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Agricultural innovations crucial for development, says Australian Consul General

Innovative agriculture is the way forward for sustainable and broad-based development in Papua New Guinea, says Paul Murphy, Australia' Lae-based Consul General.

Murphy said innovative agriculture must be supported by appropriate policies and strategies, including research and development.

The new Consul General, who was posted to Lae early this year, made the statement when speaking as the guest of honour at the 2017 Agricultural Innovations Show at NARI in Lae on May 4.

He said the choice of this year’s theme of “Innovations and Inventions for Prosperous and Food Secure PNG: Research to Practice” is commendable.

"This theme is highly appropriate given the fundamentally important role of agribusiness – which as many would know is the primary means of employment and sustenance for most Papua New Guineans," Murphy said.

The Consulate General said NARI has been innovative continually in its research and development efforts to address many of the agricultural challenges in the country.

Such efforts are crucial as agriculture supports more than 85% of PNG’s 7-8 million people and accounts up to 25% of national GDP, Murphy said.

"This is in spite of the fact that the non-renewable sector (mainly oil, gas, and minerals) has become leading contributor to the GDP in recent times."

He also stated that Australia has been a strong supporter of agricultural development in PNG, including NARI, for a long time.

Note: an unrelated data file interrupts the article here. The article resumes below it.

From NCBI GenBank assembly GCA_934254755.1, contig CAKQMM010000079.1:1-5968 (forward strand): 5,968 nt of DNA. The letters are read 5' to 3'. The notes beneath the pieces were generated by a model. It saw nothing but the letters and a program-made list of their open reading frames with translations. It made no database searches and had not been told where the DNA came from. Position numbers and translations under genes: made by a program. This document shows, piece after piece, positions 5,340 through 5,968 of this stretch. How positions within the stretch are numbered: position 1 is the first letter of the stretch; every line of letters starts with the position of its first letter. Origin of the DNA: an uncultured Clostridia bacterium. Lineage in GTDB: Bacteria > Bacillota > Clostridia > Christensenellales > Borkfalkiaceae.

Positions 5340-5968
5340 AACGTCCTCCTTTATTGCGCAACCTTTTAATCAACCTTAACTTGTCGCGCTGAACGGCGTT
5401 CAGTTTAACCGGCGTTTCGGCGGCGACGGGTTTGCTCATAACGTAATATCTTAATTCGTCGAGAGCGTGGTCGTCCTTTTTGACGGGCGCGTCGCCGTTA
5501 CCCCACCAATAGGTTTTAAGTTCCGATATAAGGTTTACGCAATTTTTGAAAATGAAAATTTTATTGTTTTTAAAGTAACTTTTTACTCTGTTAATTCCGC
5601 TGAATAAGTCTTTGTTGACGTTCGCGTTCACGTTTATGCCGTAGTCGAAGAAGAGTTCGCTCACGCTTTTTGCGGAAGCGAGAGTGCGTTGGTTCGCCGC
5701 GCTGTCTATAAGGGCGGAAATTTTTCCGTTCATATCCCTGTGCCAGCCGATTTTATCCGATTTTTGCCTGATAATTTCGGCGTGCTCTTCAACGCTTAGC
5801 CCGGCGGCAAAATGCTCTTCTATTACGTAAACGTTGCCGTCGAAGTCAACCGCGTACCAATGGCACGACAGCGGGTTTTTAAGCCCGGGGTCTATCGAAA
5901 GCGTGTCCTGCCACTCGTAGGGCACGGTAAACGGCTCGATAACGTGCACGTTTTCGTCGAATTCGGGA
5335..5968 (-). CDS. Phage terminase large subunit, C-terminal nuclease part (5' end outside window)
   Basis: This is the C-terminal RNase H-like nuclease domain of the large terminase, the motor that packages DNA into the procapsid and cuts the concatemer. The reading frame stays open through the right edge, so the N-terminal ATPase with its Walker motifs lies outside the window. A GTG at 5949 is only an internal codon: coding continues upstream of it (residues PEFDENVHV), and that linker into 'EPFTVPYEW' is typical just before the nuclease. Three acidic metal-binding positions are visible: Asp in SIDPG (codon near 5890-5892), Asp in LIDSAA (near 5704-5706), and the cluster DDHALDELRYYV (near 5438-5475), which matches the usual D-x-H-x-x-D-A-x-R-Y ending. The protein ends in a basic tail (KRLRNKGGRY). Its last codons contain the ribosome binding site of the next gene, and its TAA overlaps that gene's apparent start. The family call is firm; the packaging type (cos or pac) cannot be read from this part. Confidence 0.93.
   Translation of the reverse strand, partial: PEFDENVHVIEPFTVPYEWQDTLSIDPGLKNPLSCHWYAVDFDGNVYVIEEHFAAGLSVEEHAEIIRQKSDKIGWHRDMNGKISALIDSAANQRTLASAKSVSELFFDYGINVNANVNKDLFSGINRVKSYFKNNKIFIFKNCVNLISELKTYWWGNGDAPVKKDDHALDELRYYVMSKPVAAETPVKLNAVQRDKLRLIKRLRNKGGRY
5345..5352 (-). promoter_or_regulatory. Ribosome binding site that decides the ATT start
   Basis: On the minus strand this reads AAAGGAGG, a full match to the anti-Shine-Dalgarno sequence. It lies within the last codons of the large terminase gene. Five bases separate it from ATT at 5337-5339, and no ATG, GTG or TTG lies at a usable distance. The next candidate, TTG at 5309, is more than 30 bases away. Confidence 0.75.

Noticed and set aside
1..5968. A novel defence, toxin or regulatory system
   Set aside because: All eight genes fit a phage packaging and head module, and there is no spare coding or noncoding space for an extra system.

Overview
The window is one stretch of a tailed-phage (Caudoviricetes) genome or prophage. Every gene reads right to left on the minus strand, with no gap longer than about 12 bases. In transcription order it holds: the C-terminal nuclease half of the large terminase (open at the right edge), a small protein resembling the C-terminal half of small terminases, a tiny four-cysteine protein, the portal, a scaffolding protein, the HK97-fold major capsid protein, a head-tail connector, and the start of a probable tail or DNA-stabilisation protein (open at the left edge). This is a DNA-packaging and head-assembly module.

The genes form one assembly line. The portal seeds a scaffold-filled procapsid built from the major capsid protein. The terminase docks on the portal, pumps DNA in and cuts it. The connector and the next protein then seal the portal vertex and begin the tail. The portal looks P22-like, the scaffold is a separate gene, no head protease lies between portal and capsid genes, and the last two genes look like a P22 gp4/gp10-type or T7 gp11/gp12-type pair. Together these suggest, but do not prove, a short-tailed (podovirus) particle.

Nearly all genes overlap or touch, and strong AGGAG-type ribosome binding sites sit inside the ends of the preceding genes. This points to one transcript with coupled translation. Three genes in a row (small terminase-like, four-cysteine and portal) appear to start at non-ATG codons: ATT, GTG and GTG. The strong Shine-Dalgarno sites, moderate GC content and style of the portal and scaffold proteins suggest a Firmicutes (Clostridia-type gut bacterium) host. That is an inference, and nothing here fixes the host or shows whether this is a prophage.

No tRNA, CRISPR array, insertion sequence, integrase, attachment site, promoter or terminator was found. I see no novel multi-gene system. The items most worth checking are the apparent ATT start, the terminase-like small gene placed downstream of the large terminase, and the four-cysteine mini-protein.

"Through its partnership with ACIAR [Australian Centre for International Agriculture Research], NARI has benefited from improved knowledge and skills; development and release of new scientific technologies; and support for improved capacity at the research and institute levels, including through ACIAR scholarships."

Murphy said approximately 30 per cent of NARI’s projects are funded through ACIAR, including current nine research collaborations valued at approximately A$7.9 million. The projects cover key areas in:  

  1. increasing market access and value addition,
  2. increasing crop protection,
  3. helping to manage natural resources such as soil fertility and climate change adaption,
  4. empowering women and girls; and
  5. support towards horticulture, for example sweet potatoes and traditional vegetables.

"Through our collaborative research, NARI has released seven new technologies developed under ACIAR projects to address farmers needs to improve production in the case of peanuts, crop disease management particularly with taro, cost effective feeding options for broilers and improving food security with drought resistant potatoes."

He said ACIAR’s key research priorities with PNG focus on enhancing livelihoods by improving incomes and market access. An example is the Transformative Agriculture Enterprise Development Program which covers five projects centred on fostering private sector development in agriculture and which also have a strong focus on women’s economic empowerment.

NARI is the PNG agency leading in four of the five projects:

  1. Enhancing Private Sector Lead Development of the Galip Nut Industry
  2. PNG Women’s Business Acumen Study
  3. Sweet Potato Private Sector Led-value Chain Project
  4. PNG Cocoa development Project

Murphy also highlighted that as part of the 2015-16 drought response, Australia funded NARI to assist communities in PNG to recover from the drought to the tune of just under one million Australian dollars.

NARI undertook to multiply and distribute drought tolerant and early maturing planting materials including seeds to communities severely affected by drought between October 2015 and December 2016.

Murphy said NARI successfully met all the milestones under the activity, and even delivered beyond the milestones in reaching out to more drought affected communities in collaboration with NGOs, churches and multilaterals.

He commended the Institute Council, management and staff; and NARI’s partners and stakeholders for greater successes and accomplishments in innovative agriculture.


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